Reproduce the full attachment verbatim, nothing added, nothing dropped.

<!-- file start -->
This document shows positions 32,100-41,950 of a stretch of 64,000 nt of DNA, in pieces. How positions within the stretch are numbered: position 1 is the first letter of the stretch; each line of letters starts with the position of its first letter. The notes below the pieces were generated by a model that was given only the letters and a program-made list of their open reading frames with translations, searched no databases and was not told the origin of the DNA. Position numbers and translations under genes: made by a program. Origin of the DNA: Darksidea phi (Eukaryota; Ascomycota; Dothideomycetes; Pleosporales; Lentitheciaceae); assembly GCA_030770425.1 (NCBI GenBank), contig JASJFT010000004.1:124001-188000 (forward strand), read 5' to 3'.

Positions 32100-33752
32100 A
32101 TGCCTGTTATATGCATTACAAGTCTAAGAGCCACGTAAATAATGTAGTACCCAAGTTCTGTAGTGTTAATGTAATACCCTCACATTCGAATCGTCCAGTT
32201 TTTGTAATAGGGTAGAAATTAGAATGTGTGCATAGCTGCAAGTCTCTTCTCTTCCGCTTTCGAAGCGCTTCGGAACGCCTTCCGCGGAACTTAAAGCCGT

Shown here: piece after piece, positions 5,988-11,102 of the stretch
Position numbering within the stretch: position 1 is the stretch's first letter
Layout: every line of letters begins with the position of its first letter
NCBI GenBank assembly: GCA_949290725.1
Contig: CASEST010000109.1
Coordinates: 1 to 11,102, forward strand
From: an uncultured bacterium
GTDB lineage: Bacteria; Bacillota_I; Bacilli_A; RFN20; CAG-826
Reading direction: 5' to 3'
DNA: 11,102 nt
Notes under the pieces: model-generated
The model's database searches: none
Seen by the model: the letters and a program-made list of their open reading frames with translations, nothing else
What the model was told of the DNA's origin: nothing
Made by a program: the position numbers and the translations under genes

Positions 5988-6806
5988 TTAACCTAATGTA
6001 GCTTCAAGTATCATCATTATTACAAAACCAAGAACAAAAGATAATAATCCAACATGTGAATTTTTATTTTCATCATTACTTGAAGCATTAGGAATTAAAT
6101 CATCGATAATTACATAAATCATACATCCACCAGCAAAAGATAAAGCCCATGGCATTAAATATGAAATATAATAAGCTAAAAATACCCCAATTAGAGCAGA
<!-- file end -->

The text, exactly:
This document shows positions 32,100-41,950 of a stretch of 64,000 nt of DNA, in pieces. How positions within the stretch are numbered: position 1 is the first letter of the stretch; each line of letters starts with the position of its first letter. The notes below the pieces were generated by a model that was given only the letters and a program-made list of their open reading frames with translations, searched no databases and was not told the origin of the DNA. Position numbers and translations under genes: made by a program. Origin of the DNA: Darksidea phi (Eukaryota; Ascomycota; Dothideomycetes; Pleosporales; Lentitheciaceae); assembly GCA_030770425.1 (NCBI GenBank), contig JASJFT010000004.1:124001-188000 (forward strand), read 5' to 3'.

Positions 32100-33752
32100 A
32101 TGCCTGTTATATGCATTACAAGTCTAAGAGCCACGTAAATAATGTAGTACCCAAGTTCTGTAGTGTTAATGTAATACCCTCACATTCGAATCGTCCAGTT
32201 TTTGTAATAGGGTAGAAATTAGAATGTGTGCATAGCTGCAAGTCTCTTCTCTTCCGCTTTCGAAGCGCTTCGGAACGCCTTCCGCGGAACTTAAAGCCGT

Shown here: piece after piece, positions 5,988-11,102 of the stretch
Position numbering within the stretch: position 1 is the stretch's first letter
Layout: every line of letters begins with the position of its first letter
NCBI GenBank assembly: GCA_949290725.1
Contig: CASEST010000109.1
Coordinates: 1 to 11,102, forward strand
From: an uncultured bacterium
GTDB lineage: Bacteria; Bacillota_I; Bacilli_A; RFN20; CAG-826
Reading direction: 5' to 3'
DNA: 11,102 nt
Notes under the pieces: model-generated
The model's database searches: none
Seen by the model: the letters and a program-made list of their open reading frames with translations, nothing else
What the model was told of the DNA's origin: nothing
Made by a program: the position numbers and the translations under genes

Positions 5988-6806
5988 TTAACCTAATGTA
6001 GCTTCAAGTATCATCATTATTACAAAACCAAGAACAAAAGATAATAATCCAACATGTGAATTTTTATTTTCATCATTACTTGAAGCATTAGGAATTAAAT
6101 CATCGATAATTACATAAATCATACATCCACCAGCAAAAGATAAAGCCCATGGCATTAAATATGAAATATAATAAGCTAAAAATACCCCAATTAGAGCAGA